I bought the shirt and trousers from NMWA. I’m a big fan of the store and their whole aesthetic, especially the Japanese and Korean brands. I mentioned in my WAYWT post that I took inspiration from the recent editorial they published, styled by Antonio from Eidos. That shoot was in my sweet spot. I realized I could do a few of those looks with things already in my closet. Some new, some old or vintage.

I’ve bought several pieces from the store over the years – I try to find things that are versatile and easy to wear in a variety of contexts. Elevated basics, I guess, to use a #menswear cliche. The shirt is a band collar flannel from Document. The fabric is unusually dense and textural for flannel, and the band collar is in a heavy oxford cloth. The pants are from Scye, pleated and slightly cropped, in a slubby olive cotton. I really love the pants – they’re “overbuilt” with a few unusual details. Scye seems to be influenced by traditional English tailoring, from what I can gather online, and you can see that influence in the waistband and fly construction.

The over-shirt is from this season’s Uniqlo U/Lemaire collection. I’ve picked up things from this collection for a few seasons running now. This shirt didn’t catch my eye online, but I saw it in store and I really liked the boxy cut, the heavy flannel and deep indigo color, the interior pockets. The shoes are Loake Camdens. They’re desert boots, more or less, which I’ve been wearing since I was a kid, but they have the structure and welt of a regular English dress shoe.

See the original post here

How to Style an Overshirt, with Erik Mannby

how to style an overshirt styleforum erik mannby overshirt

Overshirts, or ‘shackets’ – as our friend Kyle refers to them –  are often the province of casual-wear. Leave it to Erik Mannby, friend of Styleforum and editor of Plaza Uomo, to make the garment shine in a semi-tailored context. In this case, the added length of the overshirt helps balance out the proportions of the outfit. You might call it cheating, and if we’re being honest it’s about the same length as a short jacket, but as far as I’m aware there’s no universally agreed-upon length for an overshirt, so in my mind it’s fair game. Beneath that, the outfit is a well-considered blend of autumn textures, noticeable largely because of the light colors. Many of us – myself included – gravitate towards darker tones once the days begin to grow shorter, but I like the use of the cream cardigan in particular. Also worth noting is the brown tie which, as the sole point of saturation outside the overshirt, stands out in a good way and looks very nice against the striped shirt. I find it difficult to wear shawl-collar cardigans as a mid-layer, but again, I like the way it’s done here. Erik has really mastered the slim-but-comfortable silhouette, and it’s nice to see layering that doesn’t get bulky.

We haven’t addressed the best accessory, which is of course the puppy. Experts have long known that dogs make an excellent counterpart to a good outfit, and Mr. Mannby has perhaps found the ideal complement to his autumn tones in a dark-haired companion. The sheen of the fur goes well with the overshirt, and the tiny, adorable nose adds some welcome gloss to an otherwise matte ensemble.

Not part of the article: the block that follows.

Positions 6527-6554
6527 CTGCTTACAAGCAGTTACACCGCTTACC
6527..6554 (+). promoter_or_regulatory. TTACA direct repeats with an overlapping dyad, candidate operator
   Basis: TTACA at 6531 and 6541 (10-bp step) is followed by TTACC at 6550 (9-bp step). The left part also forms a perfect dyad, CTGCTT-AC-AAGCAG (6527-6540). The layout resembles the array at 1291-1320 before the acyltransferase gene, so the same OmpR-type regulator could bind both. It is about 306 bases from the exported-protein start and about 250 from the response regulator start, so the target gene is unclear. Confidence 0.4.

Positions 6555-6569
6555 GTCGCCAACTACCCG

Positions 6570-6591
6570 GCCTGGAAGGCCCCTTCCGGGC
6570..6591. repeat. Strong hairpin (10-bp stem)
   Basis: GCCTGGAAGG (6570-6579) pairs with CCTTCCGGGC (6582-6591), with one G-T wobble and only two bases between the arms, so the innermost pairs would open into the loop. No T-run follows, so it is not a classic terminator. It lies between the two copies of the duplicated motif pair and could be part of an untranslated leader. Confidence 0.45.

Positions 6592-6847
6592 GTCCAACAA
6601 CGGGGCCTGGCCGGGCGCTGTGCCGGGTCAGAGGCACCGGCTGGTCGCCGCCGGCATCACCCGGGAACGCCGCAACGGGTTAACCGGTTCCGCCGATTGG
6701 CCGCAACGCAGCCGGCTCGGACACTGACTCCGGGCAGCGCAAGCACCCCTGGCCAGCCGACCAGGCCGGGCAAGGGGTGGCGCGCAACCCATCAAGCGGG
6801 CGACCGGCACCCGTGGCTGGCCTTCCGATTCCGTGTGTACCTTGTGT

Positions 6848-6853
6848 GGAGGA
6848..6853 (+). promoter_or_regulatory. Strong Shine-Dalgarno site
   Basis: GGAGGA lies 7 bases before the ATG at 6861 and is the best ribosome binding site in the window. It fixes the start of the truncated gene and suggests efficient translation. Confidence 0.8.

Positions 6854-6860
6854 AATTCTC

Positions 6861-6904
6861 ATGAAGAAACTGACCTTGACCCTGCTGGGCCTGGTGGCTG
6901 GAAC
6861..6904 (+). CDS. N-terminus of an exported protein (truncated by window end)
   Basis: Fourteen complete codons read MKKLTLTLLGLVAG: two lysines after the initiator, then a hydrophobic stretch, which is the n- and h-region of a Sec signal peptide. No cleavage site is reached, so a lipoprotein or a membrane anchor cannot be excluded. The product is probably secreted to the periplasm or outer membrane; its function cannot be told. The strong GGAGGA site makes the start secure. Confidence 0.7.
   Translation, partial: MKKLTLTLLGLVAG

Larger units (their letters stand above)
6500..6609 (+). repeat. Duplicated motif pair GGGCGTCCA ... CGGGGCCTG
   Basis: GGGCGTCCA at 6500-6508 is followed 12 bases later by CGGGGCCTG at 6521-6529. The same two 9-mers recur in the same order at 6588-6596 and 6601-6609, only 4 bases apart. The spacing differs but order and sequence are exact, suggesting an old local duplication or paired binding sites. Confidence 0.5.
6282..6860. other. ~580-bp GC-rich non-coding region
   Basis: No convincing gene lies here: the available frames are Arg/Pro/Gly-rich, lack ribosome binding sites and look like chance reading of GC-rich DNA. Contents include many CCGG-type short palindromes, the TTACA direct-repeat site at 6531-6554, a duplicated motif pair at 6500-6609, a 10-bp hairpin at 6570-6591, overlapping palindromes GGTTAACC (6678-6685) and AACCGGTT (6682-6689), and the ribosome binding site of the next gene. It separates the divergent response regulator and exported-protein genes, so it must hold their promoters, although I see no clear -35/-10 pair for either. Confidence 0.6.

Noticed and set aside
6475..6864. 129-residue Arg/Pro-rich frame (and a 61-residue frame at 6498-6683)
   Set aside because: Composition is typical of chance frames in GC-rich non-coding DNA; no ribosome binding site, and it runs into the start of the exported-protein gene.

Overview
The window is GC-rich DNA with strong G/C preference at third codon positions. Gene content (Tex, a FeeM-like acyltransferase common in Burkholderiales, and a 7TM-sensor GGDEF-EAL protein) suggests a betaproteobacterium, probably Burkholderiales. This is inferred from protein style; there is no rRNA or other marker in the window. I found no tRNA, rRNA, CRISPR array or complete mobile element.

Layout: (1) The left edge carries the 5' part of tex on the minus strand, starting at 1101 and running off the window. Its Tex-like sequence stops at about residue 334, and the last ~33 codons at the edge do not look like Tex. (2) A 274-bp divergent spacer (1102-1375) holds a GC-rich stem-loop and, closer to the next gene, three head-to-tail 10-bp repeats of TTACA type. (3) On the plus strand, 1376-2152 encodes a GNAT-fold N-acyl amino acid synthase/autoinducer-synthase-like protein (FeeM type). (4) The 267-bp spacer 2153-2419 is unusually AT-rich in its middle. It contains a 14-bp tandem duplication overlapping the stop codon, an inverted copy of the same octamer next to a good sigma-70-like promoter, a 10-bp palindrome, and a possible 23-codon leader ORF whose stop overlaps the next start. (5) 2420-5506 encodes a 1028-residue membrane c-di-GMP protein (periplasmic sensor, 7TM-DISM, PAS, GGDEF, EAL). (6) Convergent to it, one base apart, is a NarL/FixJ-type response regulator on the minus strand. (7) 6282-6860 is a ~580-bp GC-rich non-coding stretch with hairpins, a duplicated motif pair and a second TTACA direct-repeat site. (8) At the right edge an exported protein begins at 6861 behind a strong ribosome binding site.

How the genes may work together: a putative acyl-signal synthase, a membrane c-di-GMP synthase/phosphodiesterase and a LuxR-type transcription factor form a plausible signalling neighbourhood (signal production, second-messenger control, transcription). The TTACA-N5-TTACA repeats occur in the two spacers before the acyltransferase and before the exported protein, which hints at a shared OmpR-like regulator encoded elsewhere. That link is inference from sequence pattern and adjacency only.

See the original post here

Embracing The Styleforum Uniform, with @jcmeyer

The Styleforum uniform security guard look styleforum jcmeyer

Ah, the Styleforum Uniform, affectionately (and sometimes mockingly) referred to as “The Security Guard Look.” At its core, it comprises a navy jacket and grey (or neutral) trousers, with the option of rotating a wide range of colors and styles of footwear, neckwear, jacket silhouettes, and other accoutrements. In this case, @jcmeyer has opted for a trouser that tends towards ‘oatmeal’ in coloration, which helps to take away some of the flatness that pure grey can bring to an outfit. It’s a nice touch, and offers a pleasant depth of color. The tie is a good choice as well, as it’s fall-friendly without being costume-y, and finally, take a look at that collar roll! Finished off with a pair of brown suede chukkas, this is one of the most versatile combinations you can have in your wardrobe. All that remains for you to do is nail the fit and finish of each item – easier said then done, but you can see how much of a difference it makes.

Here’s what @jcmeyer has to say about his take on the Styleforum Uniform:

“I probably do some version of the security guard every week or two. It’s especially good for a few reasons: 

  • one, it takes very little brain power to put a successful combo together with this as the base, which is especially nice now that I don’t get to sleep through the night with an infant in the next room
  • two, it’s akin to a grey or navy suit in that it’s basically invisible to people at the office – in other words you could wear it just about every day and no one would really notice